Now that Donald Trump is the presumptive Republican presidential nominee, some political analysts are wondering whether Religious Right groups that bashed the thrice-married real estate magnate and reality TV star during the primary season will now rally to his cause in the general election.
So far it looks like plenty of them will.
Almost exactly three years ago, Family Research Council President Tony Perkins appeared on a far-right radio program and predicted that the country was on the verge of revolution.
If the Supreme Court upheld marriage equality, Perkins opined, the United States might split in two.
For political junkies, the Super Tuesday results offered a sumptuous repast.
Former Secretary of State Hillary Clinton and U.S. Sen. Bernie Sanders (I-Vt.) continue to duel for the Democratic nomination, although Clinton appears to be pulling away. On the Republican side, U.S. Sen. Ted Cruz (R-Texas) remained alive with victories in Texas, Oklahoma and Alaska. U.S. Sen. Marco Rubio (R-Fla.) looks to be on life support after winning only in Minnesota. Ohio Gov. John Kasich failed to carry a single state but has not dropped out. Ben Carson is an afterthought.
Real estate mogul and GOP presidential hopeful Donald Trump’s knack for drawing his opponents into unproductive arguments has claimed yet another victim: Pope Francis.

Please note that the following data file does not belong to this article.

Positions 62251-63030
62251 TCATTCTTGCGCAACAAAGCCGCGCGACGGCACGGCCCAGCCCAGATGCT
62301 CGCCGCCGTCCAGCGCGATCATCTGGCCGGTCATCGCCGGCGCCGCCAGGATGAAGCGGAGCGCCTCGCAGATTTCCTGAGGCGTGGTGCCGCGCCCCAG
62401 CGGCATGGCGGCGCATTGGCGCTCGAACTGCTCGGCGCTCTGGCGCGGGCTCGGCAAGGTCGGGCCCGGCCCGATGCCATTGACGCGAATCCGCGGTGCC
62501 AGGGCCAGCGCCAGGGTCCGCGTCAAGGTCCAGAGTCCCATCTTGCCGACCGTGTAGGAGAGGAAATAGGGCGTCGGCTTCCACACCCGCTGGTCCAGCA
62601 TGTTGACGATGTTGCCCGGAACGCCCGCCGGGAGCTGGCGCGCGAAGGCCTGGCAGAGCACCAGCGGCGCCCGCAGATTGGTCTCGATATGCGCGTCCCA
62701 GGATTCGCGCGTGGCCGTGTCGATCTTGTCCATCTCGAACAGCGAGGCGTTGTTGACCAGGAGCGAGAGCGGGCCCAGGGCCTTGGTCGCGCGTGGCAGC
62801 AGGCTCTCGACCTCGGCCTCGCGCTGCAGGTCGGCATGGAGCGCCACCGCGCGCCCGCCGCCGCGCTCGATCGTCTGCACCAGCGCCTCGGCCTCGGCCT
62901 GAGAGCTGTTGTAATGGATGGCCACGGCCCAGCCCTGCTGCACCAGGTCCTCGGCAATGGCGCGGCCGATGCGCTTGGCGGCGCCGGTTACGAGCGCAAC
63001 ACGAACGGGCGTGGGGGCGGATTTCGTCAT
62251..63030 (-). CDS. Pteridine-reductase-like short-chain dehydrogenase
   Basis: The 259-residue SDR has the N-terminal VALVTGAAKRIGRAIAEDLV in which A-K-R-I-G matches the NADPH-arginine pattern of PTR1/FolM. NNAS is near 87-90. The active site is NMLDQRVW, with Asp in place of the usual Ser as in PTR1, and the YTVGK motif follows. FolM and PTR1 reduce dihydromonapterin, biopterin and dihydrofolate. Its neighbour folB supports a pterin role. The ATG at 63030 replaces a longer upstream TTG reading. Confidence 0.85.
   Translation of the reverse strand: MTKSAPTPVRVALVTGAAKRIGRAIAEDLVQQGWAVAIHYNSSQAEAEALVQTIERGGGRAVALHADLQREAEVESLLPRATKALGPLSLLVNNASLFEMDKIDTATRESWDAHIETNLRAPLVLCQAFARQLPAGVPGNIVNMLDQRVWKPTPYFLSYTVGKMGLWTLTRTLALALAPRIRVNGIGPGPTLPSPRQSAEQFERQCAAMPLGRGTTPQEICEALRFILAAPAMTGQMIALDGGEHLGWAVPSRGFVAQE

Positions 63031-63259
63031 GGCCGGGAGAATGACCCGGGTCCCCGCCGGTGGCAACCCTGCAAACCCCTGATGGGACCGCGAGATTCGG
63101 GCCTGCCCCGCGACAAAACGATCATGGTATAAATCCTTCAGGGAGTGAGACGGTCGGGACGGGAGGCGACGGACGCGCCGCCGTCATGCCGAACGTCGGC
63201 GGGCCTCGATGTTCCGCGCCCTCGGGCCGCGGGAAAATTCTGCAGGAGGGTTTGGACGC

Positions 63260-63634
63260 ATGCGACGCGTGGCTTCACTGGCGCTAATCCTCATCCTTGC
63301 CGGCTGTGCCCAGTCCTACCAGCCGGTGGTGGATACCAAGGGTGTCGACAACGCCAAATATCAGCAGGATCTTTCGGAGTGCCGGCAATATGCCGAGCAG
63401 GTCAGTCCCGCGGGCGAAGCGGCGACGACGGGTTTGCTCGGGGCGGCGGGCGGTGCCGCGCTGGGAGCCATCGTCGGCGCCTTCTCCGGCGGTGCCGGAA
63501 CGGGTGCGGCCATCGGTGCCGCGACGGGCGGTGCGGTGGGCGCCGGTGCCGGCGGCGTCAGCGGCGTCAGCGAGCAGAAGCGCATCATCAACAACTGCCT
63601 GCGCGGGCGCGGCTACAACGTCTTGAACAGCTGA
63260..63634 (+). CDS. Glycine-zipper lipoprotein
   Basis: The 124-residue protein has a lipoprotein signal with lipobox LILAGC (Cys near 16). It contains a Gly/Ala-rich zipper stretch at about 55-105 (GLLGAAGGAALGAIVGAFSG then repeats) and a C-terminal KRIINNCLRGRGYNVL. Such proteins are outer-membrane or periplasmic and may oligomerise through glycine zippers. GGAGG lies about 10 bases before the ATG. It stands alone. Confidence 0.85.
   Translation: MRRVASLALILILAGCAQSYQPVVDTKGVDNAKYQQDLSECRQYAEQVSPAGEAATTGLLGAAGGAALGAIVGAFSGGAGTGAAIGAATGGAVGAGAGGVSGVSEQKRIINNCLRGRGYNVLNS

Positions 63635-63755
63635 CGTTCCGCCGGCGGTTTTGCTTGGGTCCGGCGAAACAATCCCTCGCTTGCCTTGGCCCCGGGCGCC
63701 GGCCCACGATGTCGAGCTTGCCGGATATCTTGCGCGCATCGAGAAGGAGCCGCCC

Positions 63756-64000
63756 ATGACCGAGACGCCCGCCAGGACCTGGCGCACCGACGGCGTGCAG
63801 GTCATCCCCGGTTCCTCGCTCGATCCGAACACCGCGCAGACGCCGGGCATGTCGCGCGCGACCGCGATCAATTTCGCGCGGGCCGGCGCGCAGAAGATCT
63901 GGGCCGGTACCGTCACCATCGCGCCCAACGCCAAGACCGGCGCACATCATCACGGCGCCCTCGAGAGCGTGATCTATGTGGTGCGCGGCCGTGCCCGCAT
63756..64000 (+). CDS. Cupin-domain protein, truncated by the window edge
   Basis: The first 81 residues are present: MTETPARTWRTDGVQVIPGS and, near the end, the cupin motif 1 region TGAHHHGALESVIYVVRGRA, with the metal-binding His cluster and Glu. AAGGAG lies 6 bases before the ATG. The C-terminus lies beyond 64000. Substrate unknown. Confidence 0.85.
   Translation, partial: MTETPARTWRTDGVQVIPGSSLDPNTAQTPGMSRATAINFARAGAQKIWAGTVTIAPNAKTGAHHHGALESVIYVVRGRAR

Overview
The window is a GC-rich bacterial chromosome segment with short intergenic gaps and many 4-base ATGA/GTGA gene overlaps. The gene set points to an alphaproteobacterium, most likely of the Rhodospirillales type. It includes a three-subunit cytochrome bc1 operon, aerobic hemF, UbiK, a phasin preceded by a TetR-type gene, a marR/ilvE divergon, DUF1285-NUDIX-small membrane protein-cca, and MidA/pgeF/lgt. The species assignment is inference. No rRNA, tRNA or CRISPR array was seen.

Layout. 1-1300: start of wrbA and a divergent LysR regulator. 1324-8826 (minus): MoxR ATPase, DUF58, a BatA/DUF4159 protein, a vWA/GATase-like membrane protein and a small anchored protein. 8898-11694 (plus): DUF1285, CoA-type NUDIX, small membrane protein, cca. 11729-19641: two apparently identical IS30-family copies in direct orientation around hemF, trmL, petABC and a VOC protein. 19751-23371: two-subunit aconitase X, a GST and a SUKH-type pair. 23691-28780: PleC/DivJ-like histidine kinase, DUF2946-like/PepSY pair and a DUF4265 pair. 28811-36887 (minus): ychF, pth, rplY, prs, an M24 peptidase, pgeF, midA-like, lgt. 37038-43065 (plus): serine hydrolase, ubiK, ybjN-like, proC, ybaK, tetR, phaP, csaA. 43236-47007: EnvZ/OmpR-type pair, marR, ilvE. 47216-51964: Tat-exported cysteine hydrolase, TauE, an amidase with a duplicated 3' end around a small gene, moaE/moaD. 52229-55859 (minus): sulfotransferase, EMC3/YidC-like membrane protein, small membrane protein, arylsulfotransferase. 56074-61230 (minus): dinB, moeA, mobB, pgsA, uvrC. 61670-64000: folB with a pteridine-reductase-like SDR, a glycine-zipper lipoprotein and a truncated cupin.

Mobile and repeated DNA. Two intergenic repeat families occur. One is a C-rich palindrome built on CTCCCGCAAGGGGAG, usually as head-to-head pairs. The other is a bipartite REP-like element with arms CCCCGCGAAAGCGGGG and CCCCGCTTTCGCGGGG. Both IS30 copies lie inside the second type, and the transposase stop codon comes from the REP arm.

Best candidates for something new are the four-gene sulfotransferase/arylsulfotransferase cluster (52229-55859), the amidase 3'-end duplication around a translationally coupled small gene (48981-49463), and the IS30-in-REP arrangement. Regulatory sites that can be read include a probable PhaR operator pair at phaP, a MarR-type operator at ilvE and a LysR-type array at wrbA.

As he’ll happily remind you, Trump is all about building a big ol’ wall between Mexico and the United States. And he wants Mexico to pay for it.
President Barack Obama’s State of the Union Address last night was partly an attempt to calm a nation that is filled with anxiety. His words also offered a stark contrast to those of a Religious Right leader who seems to enjoy fanning the flames of fear.
TV preacher Pat Robertson and I go way back. In 1996, I wrote a book about him, and I’ve followed his career since.
I long ago concluded that no one can track every zany thing the oracle of Virginia Beach spouts. Doing that would be a full-time job, and I have other things to do.
The “Values Voter Summit” (VVS), an annual Religious Right gathering in Washington, D.C., took place over the weekend. The rhetoric at the confab, which is now in its 10th year, is pretty consistent: speakers preach Christian “persecution,” Islamophobia, homophobia, dissatisfaction with the federal government and religious revivalism to whip about 3,000 attendees into a frenzy.
The annual Values Voter Summit (VVS), the nation’s largest gathering of the Religious Right, begins today. The event, sponsored by the Family Research Council (FRC), the American Family Association (AFA) and other far-right groups, is celebrating its 10-year anniversary. In light of that, I thought it might be interesting to look back at some of the highlights (or lowlights, if you will) of this event.
Here we go:
The Family Research Council’s (FRC) annual Values Voter Summit (VVS) will be held this weekend in Washington, D.C., and it seems FRC President Tony Perkins is getting a head start on that gathering’s indulgence in Islamophobia.